CEDAR CITY – An early morning traffic stop on Interstate 15 ended up netting the Iron County Sheriff’s Office 24 pounds of cocaine, a drug that authorities say is beginning to make a comeback.
Jesus Ochoa-Pérez, 34, is was arrested Tuesday morning and is facing a second-degree felony for possession of a controlled substance with intent to distribute, a third-degree felony for possession of cocaine, a class B misdemeanor for possession of paraphernalia and two traffic violations for impeding traffic and unsafe lane travel.
Ochoa-Pérez was allegedly carrying 24 pounds, 8 kilos, of cocaine when he was originally stopped at about 2 a.m. at milepost 62. The drugs, valued on the street for around $250,000, were being transported via the I-15 “pipeline” from Mexico to Illinois with a stop in between at San Jose, California, authorities said.
Since the drugs were allegedly transported across state lines, the Drug Enforcement Administration is likely to handle the criminal charges, Iron County Sheriff’s Deputy Wade Lee said.
In the last 10 years, the streets have been inundated with drugs like methamphetamines and heroin, but authorities said they have recently begun to see more cocaine making its way through the pipeline.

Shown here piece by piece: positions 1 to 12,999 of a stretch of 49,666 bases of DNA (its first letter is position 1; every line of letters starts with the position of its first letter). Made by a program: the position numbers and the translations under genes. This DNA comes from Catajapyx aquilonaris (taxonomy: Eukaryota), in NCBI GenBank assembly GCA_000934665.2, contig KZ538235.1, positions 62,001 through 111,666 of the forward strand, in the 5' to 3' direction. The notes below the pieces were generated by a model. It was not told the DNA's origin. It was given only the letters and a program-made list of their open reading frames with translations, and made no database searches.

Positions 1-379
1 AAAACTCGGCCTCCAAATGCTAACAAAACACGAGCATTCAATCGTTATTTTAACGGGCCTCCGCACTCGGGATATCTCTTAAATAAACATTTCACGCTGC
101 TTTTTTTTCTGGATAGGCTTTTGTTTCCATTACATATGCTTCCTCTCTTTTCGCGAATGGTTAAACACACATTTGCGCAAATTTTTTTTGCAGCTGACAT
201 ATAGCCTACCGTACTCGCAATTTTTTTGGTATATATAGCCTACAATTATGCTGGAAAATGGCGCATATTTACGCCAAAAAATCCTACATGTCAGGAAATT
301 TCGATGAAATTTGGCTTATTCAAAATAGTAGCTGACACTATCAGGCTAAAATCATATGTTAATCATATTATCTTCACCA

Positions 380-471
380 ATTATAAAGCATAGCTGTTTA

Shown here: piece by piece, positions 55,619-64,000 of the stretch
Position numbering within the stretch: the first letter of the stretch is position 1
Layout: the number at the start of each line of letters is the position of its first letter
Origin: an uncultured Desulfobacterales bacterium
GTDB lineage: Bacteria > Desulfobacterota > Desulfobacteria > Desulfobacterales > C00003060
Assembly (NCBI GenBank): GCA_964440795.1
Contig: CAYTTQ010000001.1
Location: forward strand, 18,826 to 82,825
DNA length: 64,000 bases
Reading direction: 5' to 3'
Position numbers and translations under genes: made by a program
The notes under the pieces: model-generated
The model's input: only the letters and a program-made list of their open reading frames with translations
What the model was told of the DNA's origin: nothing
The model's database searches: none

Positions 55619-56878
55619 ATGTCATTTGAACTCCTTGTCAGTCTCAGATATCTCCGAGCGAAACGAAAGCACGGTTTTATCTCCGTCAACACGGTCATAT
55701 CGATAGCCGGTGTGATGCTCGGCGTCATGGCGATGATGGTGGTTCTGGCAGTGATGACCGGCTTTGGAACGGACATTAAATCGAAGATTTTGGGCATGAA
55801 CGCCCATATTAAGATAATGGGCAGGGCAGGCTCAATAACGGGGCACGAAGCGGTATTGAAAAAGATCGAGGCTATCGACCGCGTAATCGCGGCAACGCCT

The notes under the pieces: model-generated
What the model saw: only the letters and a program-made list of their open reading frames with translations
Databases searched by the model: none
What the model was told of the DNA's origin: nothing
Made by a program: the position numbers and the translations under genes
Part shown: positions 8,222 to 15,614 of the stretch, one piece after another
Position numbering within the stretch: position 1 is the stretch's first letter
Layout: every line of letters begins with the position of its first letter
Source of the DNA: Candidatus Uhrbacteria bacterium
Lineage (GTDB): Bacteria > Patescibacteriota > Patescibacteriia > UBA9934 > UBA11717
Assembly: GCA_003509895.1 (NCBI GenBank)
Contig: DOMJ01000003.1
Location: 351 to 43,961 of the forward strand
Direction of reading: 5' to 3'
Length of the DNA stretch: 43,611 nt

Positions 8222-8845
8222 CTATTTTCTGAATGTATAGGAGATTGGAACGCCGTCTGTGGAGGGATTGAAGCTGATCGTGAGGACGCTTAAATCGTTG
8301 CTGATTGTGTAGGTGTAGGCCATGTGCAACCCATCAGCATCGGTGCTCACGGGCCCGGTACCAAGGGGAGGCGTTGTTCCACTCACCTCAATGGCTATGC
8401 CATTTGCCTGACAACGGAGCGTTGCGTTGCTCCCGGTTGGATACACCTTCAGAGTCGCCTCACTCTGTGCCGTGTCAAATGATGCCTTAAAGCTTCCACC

“It’s definitely on the rise,” Lee said. “We’re seeing more of it than we’ve seen in years and years. It’s concerning.”
Lee initially pulled Ochoa-Pérez over for traffic violations after following him for several miles.
“He was acting really suspicious and slowed way down to where a semi had to pass him in the right lane,” Lee said. “Then he almost ran off the road.”
When the deputy began questioning the suspect, Ochoa-Pérez told him he was traveling from his home in San Jose, California, to Illinois, where he said he worked.
“The story just didn’t add up,” Lee said. “And he should have been traveling down I-80 but these guys don’t go that way because the UHP Interdiction team sits on that highway and makes bust after bust. So to avoid them they take the long way and go down I-15. He also couldn’t tell me what he did for a living without pausing. He had to think about it.”
Officers could smell marijuana when first approaching the car, but Ochoa-Pérez said the smell came from his friend whom he had stopped to see earlier.
The suspect agreed to a search of his vehicle, at which time Lee said he called in a Utah Highway Patrol K9. The dog allegedly detected drugs, prompting officers to conduct a further search of the 2014 Nissan Maxima, where authorities said they found six kilos of cocaine in a backseat compartment and another two kilos in the back-passenger door.
The entire vehicle search and arrest took nearly four hours to complete.
Immigration and Customs Enforcement has lodged a detainer against Ochoa-Pérez, who has allegedly remained in the country for several years under illegal alien status and has a previous criminal record, Lee said.
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